I was placed at one end of the meadow. A helicopter hovered behind the trees at the other end, waiting for me to begin my walk toward it. Initially, I couldn’t hear my cue since the crew’s voices were muffled by the trees. Even the playback, turned up as loud as possible, was almost inaudible over the “clackety-clack” of the helicopter. Finally, Marc Breaux was given a bullhorn, through which he yelled, “GO, JULIE!”
I began my walk, and as I did, the helicopter rose up and over its cover. It came at me sideways, looking rather like a giant crab. A brave cameraman named Paul Beeson was hanging out of it, strapped precariously to the side where a door would have been, his feet resting on the runners beneath the craft. Strapped to him was the heavy camera equipment. As the helicopter drew closer, I spun around with my arms open as if about to sing. All I had to do was walk, twirl, and take a breath. This required several takes, to be sure that both the helicopter and I hit our marks correctly, the camera was in focus, there was no helicopter shadow, and that everything timed out. Once the take was complete, the helicopter soared up and around me and returned to its original position. At that point I’d run back to the end of the field to start all over again, until Bob was satisfied that he had the perfect take.
The problem was that as I completed that spin and the helicopter lifted, the downdraft from the jet engine was so powerful, it dashed me to the ground. I’d haul myself up, spitting mud and grass and brushing it off my dress, and trek back to my starting position. Each time the helicopter encircled me, I was flattened again.
I became more and more irritated—couldn’t they see what was happening? I tried to indicate for them to make a wider circle around me. I could see the cameraman, the pilot, and our second unit director on board, but all I got was a thumbs-up and a signal to do it again. Finally, the shot was deemed acceptable, and I was grateful to return to my hotel and take a long, hot bath.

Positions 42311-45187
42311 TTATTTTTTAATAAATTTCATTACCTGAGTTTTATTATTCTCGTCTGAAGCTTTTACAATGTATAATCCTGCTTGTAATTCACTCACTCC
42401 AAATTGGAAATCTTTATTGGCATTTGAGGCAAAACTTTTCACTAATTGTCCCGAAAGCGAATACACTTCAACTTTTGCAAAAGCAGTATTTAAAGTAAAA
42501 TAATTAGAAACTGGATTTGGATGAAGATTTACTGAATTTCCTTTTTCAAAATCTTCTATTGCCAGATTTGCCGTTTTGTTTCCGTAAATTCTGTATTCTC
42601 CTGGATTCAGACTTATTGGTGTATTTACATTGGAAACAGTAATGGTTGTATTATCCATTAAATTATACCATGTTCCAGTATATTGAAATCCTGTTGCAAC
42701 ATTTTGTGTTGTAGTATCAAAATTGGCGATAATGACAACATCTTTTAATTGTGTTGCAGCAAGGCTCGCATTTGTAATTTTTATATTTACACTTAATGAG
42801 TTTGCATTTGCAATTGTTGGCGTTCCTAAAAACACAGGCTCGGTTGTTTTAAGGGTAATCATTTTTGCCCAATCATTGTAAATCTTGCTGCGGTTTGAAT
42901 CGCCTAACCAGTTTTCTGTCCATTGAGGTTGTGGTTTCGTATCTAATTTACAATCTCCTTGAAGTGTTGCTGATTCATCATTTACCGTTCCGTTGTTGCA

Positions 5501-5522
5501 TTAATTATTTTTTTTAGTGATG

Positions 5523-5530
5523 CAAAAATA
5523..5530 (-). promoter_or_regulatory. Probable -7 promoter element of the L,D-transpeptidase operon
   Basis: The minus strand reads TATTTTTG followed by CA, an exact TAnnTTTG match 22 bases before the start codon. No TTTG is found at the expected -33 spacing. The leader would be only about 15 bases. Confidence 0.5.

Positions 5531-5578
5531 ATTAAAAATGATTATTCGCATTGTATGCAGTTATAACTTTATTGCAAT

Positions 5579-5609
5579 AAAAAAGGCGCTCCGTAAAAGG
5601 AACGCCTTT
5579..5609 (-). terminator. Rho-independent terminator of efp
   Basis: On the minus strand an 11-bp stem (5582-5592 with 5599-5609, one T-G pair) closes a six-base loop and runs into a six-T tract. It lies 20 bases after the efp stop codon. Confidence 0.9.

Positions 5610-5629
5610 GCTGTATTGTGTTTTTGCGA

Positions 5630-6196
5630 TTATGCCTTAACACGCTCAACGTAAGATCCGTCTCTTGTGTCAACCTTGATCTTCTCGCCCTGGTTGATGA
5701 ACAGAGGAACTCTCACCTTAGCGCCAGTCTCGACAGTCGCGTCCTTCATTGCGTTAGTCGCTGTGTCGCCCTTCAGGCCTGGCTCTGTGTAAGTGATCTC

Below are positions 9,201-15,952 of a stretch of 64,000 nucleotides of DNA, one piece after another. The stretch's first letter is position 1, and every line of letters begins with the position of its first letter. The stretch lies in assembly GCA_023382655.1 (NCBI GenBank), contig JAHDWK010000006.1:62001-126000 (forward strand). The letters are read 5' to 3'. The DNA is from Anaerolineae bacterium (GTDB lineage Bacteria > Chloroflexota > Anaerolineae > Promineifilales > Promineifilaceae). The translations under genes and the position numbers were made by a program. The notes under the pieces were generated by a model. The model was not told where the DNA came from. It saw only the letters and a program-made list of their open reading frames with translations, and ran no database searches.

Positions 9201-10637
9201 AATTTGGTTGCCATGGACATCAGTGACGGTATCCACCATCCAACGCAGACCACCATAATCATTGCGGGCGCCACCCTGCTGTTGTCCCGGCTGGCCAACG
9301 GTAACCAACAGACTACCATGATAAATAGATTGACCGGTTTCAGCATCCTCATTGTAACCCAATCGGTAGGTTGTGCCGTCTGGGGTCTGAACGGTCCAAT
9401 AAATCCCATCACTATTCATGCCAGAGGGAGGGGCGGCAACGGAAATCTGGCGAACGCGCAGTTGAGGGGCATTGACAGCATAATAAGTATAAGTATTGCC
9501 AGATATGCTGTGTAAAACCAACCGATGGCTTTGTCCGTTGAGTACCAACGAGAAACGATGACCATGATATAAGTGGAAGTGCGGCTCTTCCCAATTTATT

By this time, largely due to the weather, we were three weeks behind schedule, seriously over budget, and the studio had summoned the rest of the cast back to L.A. We tried to capture the next small section of the song for several days, but the relentless rain thwarted our attempts yet again. Day after day, we waited for a break in the clouds, everyone cold, damp, and longing to go home.
There was still quite a bit left to shoot, as each small segment of the song was its own little scene. The brook, for example, was actually man-made, dug out by our crew, lined with plastic and filled with water, boulders, and ferns. Our host farmer lost patience with us, claiming that the film crew’s presence was disrupting his cows’ milk production. Overnight, he took a pitchfork to the plastic lining and punctured it enough times that all the water drained away. Bob was devastated—the 20th Century Fox bigwigs were hounding him to wrap things up, but they had no idea of the obstacles that he was wrestling with.
Finally, Bob promised the studio that if he didn’t get the last shot he was waiting for, he’d wrap the company nonetheless and come home the following day. By some miracle, that afternoon the clouds parted for a brief half hour, the sun came out, and we got our shot. Bob later said that those constant lowering cumuli set against the magnificent Alps gave the film the drama and authenticity it needed — something we couldn’t have achieved any other way.
From the book “Home Work” by Julie Andrews. Copyright © 2019 by Lacebark Entertainment, Inc. Reprinted by permission of Hachette Books, New York, N.Y. All rights reserved.
Julie Andrews is an Oscar-winning actress whose film credits include “Mary Poppins,” “The Sound of Music” and “Victor Victoria.”
Emma Walton Hamilton, with her mother, Andrews, has written more than 30 books for children and young adults.
A Memoir of My Hollywood Years
By Julie Andrews and Emma Walton Hamilton